US Secretary of State Antony Blinken advanced Washington’s confidence that Ukraine will eventually ascend to NATO, without a specific timeframe, during a meeting with his Ukrainian counterpart, Dmytro Kuleba, in Brussels on April 4. 

Speaking at the biannual NATO summit, Blinken said that the purpose of the assembly is “to help build a bridge to that membership and to create a clear pathway for Ukraine moving forward,” a readout from the Statement Department said. 

In turn, Kuleba focused on the immediate situation on the battlefield in the Russo-Ukrainian war before addressing prospects for NATO membership.

Ukraine’s top diplomat said his “sobering message... was about the state of Russian air attacks on my country, destroying our energy system, our economy, killing civilians,” while urging “allies... to provide... new additional air defense systems, the best of which is [the US-made] Patriot.”

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Regarding NATO membership, Kuleba said, “Ukraine deserves to be a member of NATO and that this should happen sooner – rather sooner – sooner rather than later.”

Afterward, the State Department said both had “talked about ways to bolster Ukraine’s energy sector in light of continued attacks from Russia,” while emphasizing Congressional action, which holds the so-called power of the purse, “to help the Ukrainian people to defend their country and their freedom against Russia’s ongoing brutal aggression.”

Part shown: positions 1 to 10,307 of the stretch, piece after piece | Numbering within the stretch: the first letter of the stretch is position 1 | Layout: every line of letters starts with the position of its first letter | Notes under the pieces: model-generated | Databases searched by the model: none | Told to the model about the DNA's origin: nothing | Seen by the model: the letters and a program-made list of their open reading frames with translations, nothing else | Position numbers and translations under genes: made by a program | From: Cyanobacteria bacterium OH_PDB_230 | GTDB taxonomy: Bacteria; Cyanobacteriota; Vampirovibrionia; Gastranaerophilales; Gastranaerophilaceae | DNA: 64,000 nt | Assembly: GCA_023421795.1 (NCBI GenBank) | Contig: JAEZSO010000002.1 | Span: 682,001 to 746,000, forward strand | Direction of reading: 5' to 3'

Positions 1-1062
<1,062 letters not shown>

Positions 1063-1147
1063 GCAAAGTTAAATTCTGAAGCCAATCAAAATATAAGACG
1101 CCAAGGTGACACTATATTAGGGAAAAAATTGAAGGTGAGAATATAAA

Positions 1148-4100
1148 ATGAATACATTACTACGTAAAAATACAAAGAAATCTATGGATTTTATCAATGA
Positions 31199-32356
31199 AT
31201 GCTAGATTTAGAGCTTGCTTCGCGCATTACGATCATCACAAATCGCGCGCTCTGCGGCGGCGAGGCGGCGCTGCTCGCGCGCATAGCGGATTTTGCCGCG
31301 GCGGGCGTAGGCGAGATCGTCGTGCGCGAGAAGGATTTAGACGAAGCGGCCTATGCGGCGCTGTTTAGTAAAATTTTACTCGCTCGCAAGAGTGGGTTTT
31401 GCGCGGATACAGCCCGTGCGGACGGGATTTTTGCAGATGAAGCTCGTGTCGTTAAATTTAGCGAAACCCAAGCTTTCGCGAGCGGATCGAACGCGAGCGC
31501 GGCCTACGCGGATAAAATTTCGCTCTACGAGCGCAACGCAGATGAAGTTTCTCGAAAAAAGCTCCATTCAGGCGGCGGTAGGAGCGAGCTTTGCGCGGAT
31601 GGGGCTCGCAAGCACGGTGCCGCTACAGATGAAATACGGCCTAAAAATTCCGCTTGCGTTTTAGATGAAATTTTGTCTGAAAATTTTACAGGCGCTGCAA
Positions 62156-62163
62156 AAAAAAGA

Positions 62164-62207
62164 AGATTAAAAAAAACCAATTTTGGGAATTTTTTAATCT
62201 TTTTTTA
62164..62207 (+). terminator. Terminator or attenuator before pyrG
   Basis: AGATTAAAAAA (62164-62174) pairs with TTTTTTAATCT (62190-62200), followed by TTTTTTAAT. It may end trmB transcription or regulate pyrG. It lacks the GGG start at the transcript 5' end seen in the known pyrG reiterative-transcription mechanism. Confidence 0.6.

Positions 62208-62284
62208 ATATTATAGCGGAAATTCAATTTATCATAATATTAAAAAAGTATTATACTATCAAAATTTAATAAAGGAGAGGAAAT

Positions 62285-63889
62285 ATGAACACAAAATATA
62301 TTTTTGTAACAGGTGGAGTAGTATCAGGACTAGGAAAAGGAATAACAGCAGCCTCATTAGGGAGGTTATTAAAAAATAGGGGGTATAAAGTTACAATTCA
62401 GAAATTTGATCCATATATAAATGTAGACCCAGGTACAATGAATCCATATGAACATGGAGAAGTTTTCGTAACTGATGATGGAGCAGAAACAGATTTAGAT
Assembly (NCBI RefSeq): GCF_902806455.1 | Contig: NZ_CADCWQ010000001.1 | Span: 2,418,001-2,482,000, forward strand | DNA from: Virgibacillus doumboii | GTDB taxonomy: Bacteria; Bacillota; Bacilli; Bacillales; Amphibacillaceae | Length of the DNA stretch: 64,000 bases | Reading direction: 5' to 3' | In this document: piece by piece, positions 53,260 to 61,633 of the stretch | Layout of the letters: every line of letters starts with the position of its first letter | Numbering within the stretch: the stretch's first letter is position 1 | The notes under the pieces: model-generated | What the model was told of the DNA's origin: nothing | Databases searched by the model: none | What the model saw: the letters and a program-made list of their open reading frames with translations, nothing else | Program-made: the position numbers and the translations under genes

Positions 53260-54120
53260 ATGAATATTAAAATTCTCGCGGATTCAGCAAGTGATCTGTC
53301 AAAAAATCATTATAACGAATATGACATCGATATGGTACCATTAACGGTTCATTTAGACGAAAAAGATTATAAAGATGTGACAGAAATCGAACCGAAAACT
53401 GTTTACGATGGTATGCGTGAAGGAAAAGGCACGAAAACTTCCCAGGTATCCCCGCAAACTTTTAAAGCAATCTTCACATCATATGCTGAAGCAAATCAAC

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Amid a shortage of US weaponry, Ukraine’s critical infrastructure, especially its power grids and thermal and hydroelectric stations, have sustained damages throughout March and this month.

Ahead of this November’s US presidential election, NATO Secretary General Stoltenberg on April 3 told foreign ministers of member countries in Brussels that an initiative is underway to start a $100 billion fund to continue providing much-needed weaponry to Ukraine.

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“We must ensure reliable and predictable security assistance to Ukraine for the long haul,” he said, adding that discussion is starting to see how “NATO could assume more responsibility for coordinating military equipment and training for Ukraine.” 

The assumption is that Republican Party front-runner Donald Trump won’t support further assistance to Ukraine and has publicly said that if any materiel is given, it should be provided in the form of a loan.

There has been a six-month delay in House approval of a bipartisan bill passed by the Senate that includes $60 billion in funding for Kyiv.

Both chambers of Congress are scheduled to reconvene after a two-week recess on April 9 and it is still unclear whether Rep. Johnson (R-LA) will bring the Senate’s bill to a vote.

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